Friday, February 15, 2013


This film is the kind of discovery that us B-movie fans live for, a short, low-budget movie with no big-name stars that is as enjoyable (given the constraints of the genre) as any good A-film. It opens with what seems to be a bedroom seduction scene: we see a rumpled bed and hear a girl deciding she doesn't want to go through with something after all, though the man keeps trying to talk her into it. As the camera pans back, we see photographer William Gargan (at right) trying to get a beauty queen contestant, Miss Grand Rapids, to pose for a cheesecake shot, eating Crocker's Crackers in bed. Soon, Gargan, a newsreel cameraman for Phototone, is on the streets taking footage of the aftermath of an earthquake. Reporter Frances Dee catches him cheating by re-creating the rescue of a child from a building, but soon the three are busy dodging aftershocks and looking for more human-interest stories—she’s a "sob sister" who writes tear-jerking features. Gargan flirts with Dee, but admits that when it comes to romance, he's a "hit and run driver." He treats his buddy Wallace Ford better: Ford works for a rival company, but he's also married and an alcoholic, and once in a while, Gargan has to save his ass when he screws up a shot. 

During a major fire, Ford is killed when a wall falls on him. Dee then announces she's leaving the biz and going back home to Riverport to marry her fiancé (Ralph Bellamy). When floods threaten Riverport, Gargan heads out for to get a story (and the girl, he hopes). Bellamy gives Gargan the tip that the floods were due to bad concrete used deliberately by corrupt officials in the building of the levee, and the three of them face intimidation to get the story. Dee tries one more time to quit, but she gets wrapped up in one more story involving a gangster moll's deathbed confession and winds up kidnapped. Will Gargan be able to save her? And will Bellamy lose the girl?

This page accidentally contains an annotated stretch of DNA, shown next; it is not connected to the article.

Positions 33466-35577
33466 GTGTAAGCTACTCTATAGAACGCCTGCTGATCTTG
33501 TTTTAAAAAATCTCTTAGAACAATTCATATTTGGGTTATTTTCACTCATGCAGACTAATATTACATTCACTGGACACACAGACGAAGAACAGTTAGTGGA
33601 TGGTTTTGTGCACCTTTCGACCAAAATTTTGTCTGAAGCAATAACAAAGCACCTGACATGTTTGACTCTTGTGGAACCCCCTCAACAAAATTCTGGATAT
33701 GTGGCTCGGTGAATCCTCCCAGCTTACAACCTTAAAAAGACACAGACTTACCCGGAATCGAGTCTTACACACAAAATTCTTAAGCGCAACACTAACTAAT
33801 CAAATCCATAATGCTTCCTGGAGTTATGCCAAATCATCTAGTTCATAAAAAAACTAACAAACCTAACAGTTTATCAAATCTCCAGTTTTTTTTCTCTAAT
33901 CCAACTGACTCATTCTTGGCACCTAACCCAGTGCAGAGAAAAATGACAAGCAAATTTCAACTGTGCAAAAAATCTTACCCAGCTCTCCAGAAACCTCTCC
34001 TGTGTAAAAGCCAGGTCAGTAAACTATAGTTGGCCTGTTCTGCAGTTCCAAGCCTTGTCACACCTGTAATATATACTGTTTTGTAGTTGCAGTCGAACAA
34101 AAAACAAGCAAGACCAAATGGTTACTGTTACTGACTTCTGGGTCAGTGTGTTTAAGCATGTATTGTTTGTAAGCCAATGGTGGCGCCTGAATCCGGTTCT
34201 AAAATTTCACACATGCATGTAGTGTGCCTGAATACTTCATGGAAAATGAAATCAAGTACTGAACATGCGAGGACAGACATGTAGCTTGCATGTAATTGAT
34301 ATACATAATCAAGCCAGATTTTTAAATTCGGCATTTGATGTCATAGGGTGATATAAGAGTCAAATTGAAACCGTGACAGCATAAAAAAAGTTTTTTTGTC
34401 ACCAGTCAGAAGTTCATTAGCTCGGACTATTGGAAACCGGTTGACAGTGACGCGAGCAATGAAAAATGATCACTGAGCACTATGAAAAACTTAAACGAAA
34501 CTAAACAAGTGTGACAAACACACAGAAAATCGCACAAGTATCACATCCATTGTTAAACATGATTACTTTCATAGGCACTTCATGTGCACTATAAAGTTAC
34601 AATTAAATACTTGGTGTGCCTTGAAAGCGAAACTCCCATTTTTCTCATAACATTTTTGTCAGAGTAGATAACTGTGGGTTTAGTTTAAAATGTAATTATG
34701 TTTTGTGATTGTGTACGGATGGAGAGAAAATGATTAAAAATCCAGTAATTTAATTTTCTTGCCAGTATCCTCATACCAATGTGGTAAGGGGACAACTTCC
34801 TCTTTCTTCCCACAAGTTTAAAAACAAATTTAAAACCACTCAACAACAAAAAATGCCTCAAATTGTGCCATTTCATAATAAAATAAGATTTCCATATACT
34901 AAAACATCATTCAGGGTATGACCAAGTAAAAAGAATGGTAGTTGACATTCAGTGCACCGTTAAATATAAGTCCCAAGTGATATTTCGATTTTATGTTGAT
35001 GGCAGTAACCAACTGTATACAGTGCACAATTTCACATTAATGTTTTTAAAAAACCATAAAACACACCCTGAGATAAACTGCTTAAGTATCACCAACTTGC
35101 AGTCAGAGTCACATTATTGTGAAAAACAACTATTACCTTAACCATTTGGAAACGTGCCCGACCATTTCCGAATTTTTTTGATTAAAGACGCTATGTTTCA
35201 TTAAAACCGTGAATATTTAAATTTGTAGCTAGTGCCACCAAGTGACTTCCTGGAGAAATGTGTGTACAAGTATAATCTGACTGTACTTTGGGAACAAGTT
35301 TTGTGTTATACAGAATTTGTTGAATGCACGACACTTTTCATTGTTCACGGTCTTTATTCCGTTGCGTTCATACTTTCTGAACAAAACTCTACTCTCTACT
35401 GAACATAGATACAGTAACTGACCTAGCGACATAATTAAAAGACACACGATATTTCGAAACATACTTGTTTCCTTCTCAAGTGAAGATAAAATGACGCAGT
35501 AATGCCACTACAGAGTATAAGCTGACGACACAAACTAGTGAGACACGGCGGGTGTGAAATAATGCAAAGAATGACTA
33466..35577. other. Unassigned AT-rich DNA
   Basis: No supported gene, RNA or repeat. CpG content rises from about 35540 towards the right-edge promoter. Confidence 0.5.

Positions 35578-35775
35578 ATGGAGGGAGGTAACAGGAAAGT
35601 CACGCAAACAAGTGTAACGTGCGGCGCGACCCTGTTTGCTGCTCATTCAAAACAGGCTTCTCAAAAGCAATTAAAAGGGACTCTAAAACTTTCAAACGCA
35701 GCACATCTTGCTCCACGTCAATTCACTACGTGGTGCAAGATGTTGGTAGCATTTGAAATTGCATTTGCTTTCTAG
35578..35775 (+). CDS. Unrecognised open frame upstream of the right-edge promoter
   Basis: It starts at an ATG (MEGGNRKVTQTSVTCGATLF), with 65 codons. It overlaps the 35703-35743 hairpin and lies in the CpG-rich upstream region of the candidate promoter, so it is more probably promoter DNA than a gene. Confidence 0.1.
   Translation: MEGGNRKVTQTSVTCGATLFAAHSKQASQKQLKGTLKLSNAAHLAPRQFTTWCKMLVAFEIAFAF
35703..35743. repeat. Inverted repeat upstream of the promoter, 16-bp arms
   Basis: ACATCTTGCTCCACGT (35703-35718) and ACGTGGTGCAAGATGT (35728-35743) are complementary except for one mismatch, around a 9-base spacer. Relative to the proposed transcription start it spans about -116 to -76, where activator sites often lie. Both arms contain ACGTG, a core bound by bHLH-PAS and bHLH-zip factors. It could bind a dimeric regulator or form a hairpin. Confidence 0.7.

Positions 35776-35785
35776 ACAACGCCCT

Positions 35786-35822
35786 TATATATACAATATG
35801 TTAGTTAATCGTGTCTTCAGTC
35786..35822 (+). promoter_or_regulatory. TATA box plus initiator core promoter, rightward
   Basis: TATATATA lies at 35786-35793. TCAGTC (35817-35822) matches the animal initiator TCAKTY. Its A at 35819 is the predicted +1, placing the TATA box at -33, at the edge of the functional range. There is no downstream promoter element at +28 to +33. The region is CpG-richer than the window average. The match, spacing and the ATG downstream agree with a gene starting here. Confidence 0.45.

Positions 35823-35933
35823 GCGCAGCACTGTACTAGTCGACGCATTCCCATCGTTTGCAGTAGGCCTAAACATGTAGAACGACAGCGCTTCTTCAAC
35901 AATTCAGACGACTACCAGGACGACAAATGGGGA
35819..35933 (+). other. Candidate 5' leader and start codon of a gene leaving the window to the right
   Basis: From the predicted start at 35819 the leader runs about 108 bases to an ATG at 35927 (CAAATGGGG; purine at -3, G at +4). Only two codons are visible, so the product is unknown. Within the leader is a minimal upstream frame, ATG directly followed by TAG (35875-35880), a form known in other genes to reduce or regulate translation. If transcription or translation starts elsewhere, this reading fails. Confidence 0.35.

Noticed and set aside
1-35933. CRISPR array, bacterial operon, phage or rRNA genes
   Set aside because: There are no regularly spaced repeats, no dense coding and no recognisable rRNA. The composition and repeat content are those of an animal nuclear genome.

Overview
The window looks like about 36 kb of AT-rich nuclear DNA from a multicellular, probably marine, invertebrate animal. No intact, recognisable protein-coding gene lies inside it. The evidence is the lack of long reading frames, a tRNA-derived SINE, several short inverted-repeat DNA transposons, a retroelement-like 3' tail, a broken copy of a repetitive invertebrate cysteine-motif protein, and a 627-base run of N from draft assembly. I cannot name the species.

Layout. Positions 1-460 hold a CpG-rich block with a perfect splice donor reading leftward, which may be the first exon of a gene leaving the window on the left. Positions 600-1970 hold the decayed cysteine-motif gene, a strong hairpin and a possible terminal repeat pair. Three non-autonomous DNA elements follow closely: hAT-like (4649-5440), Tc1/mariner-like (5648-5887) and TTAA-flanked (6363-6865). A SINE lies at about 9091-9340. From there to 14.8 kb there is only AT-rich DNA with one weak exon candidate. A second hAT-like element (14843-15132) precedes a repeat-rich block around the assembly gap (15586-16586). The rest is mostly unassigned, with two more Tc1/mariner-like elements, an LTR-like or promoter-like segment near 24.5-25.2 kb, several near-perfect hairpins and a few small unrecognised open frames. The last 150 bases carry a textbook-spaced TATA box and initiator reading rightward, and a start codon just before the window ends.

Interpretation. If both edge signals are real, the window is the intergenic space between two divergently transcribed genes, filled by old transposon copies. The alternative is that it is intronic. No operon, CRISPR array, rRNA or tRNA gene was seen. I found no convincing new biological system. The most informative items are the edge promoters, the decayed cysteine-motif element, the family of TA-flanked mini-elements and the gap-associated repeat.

What I liked about this: a fast pace, a fair amount of action, likeable characters, good but not overpowering use of humor (the opening scene, the look on Dee's face as she tries to resist that last story, a cameo by Robert Benchley as a radio reporter at the beauty contest), fine performances all around, from Gargan and Dee—who work together well—to Jack LaRue in the small role of a gangster pal of Gargan's.  Like many B-films, it’s a bit overplotted—Ford's story seems especially superfluous, though he's very good—but it never feels confusing or threatens to spin out of control. Real footage of the 1933 Long Beach earthquake and other disasters adds a note of realism. The last part plays out a bit like HIS GIRL FRIDAY. William Gargan is one of my favorite B-actors and this may be his best performance. A minor-key joy. [TCM]

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